And it wasn’t so much that my husband might be cheating on me. Really, it wasn’t. The hows and wheres, the whys or whens or even the if so much. It was the want. Want that bloomed like a parachute–like popcorn–an explosion of happiness that took hold in his eyes. I felt the wind of his want sailing past me like a truck on the interstate. It blew me back.

Excited. Flushed. He nodded easily as she spoke. He put his hands in his pockets, took them out again. He rocked back on his heels, guffawed as his eyes never left her eyes. Eyes attached to a face that never turned back as I waited—waited like a child for him to introduce or even acknowledge me at all. The room spun, a gala of laughter, whoops, sophisticated banter, people doing things I must have imagined my husband and I doing when I purchased tickets to such a fallacy.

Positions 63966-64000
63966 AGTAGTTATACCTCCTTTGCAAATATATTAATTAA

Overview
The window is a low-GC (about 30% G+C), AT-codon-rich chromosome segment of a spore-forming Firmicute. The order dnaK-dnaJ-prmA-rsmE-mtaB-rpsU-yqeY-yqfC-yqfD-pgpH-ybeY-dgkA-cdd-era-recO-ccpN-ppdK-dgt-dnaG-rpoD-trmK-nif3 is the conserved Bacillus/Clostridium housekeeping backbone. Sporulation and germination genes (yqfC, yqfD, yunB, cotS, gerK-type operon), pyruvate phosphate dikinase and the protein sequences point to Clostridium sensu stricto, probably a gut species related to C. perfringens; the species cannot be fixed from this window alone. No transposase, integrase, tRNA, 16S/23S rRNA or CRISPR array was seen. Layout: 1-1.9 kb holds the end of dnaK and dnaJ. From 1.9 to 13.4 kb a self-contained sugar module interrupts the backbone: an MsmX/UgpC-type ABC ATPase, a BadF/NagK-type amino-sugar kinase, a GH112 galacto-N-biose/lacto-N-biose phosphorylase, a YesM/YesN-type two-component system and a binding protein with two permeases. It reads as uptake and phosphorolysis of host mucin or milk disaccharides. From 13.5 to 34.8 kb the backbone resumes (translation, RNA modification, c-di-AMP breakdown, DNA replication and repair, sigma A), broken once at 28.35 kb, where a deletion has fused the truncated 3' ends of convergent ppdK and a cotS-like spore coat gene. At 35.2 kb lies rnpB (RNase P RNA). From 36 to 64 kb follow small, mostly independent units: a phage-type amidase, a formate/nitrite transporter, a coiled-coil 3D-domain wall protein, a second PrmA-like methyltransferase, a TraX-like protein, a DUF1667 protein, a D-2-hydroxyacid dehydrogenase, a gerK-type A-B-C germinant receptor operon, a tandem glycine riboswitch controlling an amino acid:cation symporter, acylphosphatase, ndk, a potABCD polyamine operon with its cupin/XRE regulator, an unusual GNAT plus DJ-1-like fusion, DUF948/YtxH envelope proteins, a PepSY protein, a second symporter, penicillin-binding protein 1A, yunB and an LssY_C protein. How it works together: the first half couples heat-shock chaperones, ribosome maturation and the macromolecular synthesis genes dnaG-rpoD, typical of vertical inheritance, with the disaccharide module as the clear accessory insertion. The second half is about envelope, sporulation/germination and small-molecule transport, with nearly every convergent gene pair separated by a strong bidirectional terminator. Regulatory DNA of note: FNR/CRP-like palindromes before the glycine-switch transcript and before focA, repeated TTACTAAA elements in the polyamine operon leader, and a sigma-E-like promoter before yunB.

They were doing this when she glanced at me. As she reached out for him–this sudden stranger–and touched his arm to convey some sort of feeling or emotion that must have failed her vocabulary. I shriveled in it all. Looked away because it’s what I do, it’s what chases men to confident blondes, or brunettes for that matter. I shrunk in her gaze, thinking all those times Dan quietly found me repulsive. And the lights dimmed, flickered momentarily like a power surge or my crashing brainwaves. As Josie, begged off, all lips and teeth and hair shining as she waved and sauntered towards the stairs with her friends. Dan’s eyes trailed her, in the perfume of her wake, before he found me standing there, some sort of stray dog hoping for refuge.

We entered the darkness for the show. I was woozy from it all and Dan was quiet as we found our seats. The band took the stage. By that time I could do little more than see a blurry, faceless amoeba, the music muted by the throb of my own blood. The crowd cheered and it by then it was all so pointless. Sitting there, watching humans play instruments, hoping to entertain those who sat and demanded a performance.